October is Breast Cancer Awareness Month. One in eight women is diagnosed nationwide with breast cancer yearly, and one in five is diagnosed with breast cancer on Long Island. Luckily the survival rate with this type of cancer is quite high, but there are still those whose lives have been lost to this terrible disease.
During the month of October, many restaurants, food establishments and wineries are doing their share to promote both awareness and support for breast cancer and breast cancer survivors. Most people have been affected by breast cancer in some way—either from having it, or knowing someone who has or has had it.
South Bay Seafood, a wholesale seafood supplier with headquarters on the South Shore of Long Island, has been in business for over forty years and receives and ships seafood from New York City, Long Island and Miami. For South Bay Seafood owner Robert Sudano and son Stephen, the fight against breast cancer is not limited just to the month of October. They support the reputable Breast Cancer Research Foundation year round through their Pink Ribbon Oyster program.
In the fall of 2015, thirty-year East End commercial fisherman Ed Warner told his good friend Robert Sudano that his wife Kathy had just been diagnosed with breast cancer.
“I’ve known the Warners for a long time,” said Robert Sudano, “and when Kathy was diagnosed I figured I would do something good. We started talking about it and came up with the idea of the oyster.”
Robert and son Stephen began by putting up a video on their website featuring Kathy talking about her journey with breast cancer. The short video immediately takes the viewer in, and puts a face and a voice to one woman’s story. People can then make a secure donation directly through the newly created Pink Ribbon Oyster website.
“We donate to the Breast Cancer Research Foundation,” said Robert. “My son did a lot of research. We wanted the money to go to a good cause, and he found out that 99% of money raised for the Foundation goes to breast cancer research.”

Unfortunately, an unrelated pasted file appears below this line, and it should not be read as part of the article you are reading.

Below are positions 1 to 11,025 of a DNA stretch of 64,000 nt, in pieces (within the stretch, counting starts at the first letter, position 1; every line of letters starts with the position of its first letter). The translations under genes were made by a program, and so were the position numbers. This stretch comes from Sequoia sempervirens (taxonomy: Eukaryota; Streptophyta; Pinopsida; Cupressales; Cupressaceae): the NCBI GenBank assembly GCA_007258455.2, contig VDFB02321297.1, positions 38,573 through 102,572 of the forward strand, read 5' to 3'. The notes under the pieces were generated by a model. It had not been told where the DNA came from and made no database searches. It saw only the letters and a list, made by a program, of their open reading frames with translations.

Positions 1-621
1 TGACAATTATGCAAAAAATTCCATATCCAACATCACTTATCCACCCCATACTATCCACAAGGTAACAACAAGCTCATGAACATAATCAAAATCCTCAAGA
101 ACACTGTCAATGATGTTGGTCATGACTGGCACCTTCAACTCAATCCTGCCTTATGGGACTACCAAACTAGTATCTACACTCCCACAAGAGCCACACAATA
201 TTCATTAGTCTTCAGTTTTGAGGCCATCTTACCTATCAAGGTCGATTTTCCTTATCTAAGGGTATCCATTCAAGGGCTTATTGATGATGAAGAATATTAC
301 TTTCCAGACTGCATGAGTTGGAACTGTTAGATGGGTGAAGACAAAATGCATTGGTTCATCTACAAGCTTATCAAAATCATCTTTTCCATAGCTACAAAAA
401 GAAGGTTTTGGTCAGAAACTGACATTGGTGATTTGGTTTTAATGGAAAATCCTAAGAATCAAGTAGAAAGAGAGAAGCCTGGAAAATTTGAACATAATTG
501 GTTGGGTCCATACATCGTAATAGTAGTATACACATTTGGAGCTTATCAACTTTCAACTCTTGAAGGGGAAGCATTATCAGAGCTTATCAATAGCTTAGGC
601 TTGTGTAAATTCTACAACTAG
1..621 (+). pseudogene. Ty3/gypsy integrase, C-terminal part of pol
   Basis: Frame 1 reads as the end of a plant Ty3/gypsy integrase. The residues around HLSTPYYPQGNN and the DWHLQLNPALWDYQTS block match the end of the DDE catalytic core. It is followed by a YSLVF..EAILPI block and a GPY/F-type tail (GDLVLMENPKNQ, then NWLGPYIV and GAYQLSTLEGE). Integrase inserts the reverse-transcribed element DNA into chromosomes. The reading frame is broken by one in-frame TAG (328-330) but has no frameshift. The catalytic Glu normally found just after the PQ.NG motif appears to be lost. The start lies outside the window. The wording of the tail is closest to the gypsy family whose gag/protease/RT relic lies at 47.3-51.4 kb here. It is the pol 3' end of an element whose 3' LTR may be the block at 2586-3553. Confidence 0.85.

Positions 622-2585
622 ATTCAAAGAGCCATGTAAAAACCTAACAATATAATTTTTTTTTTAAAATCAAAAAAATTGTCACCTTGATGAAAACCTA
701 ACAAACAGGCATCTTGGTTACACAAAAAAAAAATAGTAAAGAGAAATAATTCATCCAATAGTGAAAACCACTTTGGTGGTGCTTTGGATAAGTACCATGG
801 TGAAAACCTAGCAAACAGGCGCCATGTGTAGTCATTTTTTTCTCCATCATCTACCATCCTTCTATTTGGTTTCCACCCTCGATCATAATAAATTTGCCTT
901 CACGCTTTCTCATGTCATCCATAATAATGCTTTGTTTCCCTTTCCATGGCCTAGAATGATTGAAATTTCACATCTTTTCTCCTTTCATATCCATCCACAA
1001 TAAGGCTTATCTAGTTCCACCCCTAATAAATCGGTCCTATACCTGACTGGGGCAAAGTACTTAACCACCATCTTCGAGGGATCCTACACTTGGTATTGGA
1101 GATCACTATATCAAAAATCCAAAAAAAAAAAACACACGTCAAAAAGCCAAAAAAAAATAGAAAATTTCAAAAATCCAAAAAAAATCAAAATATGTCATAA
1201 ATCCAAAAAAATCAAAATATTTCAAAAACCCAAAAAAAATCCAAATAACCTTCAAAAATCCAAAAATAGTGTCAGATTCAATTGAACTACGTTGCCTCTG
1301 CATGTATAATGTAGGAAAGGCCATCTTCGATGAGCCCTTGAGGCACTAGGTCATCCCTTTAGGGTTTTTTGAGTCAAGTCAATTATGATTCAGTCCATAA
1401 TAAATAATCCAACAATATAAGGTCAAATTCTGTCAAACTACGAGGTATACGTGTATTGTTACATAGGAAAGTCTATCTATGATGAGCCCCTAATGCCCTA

Besides personal donations, 25% of every Pink Ribbon Oyster sold is donated to the Breast Cancer Research Foundation. As their website states, South Bay harvests Pink Ribbon Oysters with love from the Long Island Sound. Every oyster is uniformly cleaned and graded by hand to share consistent qualities—petite, plump, and without cracks, which ensures natural moisture and superlative fridge life.
Every oyster which is shipped to distributors is packaged with a pink rubber band. Inside the box there is a note about Pink Ribbon Oysters, as well as several pink breast cancer awareness ribbons which serve as a garnish when the oysters are displayed.
Kathy Warner, a Hampton Bays resident, was very happy with Robert’s idea of selling Pink Ribbon Oysters, and she was willing to share her story in the video made by Stephen Sudano. After a routine mammography in September of 2015, Kathy Warner at age fifty-six discovered that not only did she have breast cancer, but that she was HER 2 positive and estrogen positive—a very aggressive form of breast cancer. It resulted in a double mastectomy, chemotherapy and reconstruction. There was no history of breast cancer in her family.
Today Kathy feels wonderful, and acts as a spokesperson for Pink Ribbon Oyster. She is grateful for any time she can get with her family and friends.
“Cancer changes you,” said Kathy. “I’d rather drop everything and spend time with somebody instead of doing the bills, doing laundry or cleaning the house. I value my time with people and every chance I get to do things with them.”
South Bay Seafood has raised close to $8000 dollars through their Pink Ribbon Oyster program, and are hoping to reach over $10,000 by the end of October.
“People like the idea of what we’re doing and they’re willing to support it,” said Robert. “It’s all good.”
People interested in donating to the Breast Cancer Research Foundation can donate through a secure page on the Pink Ribbon Oyster website at http://pinkribbonoysters.com/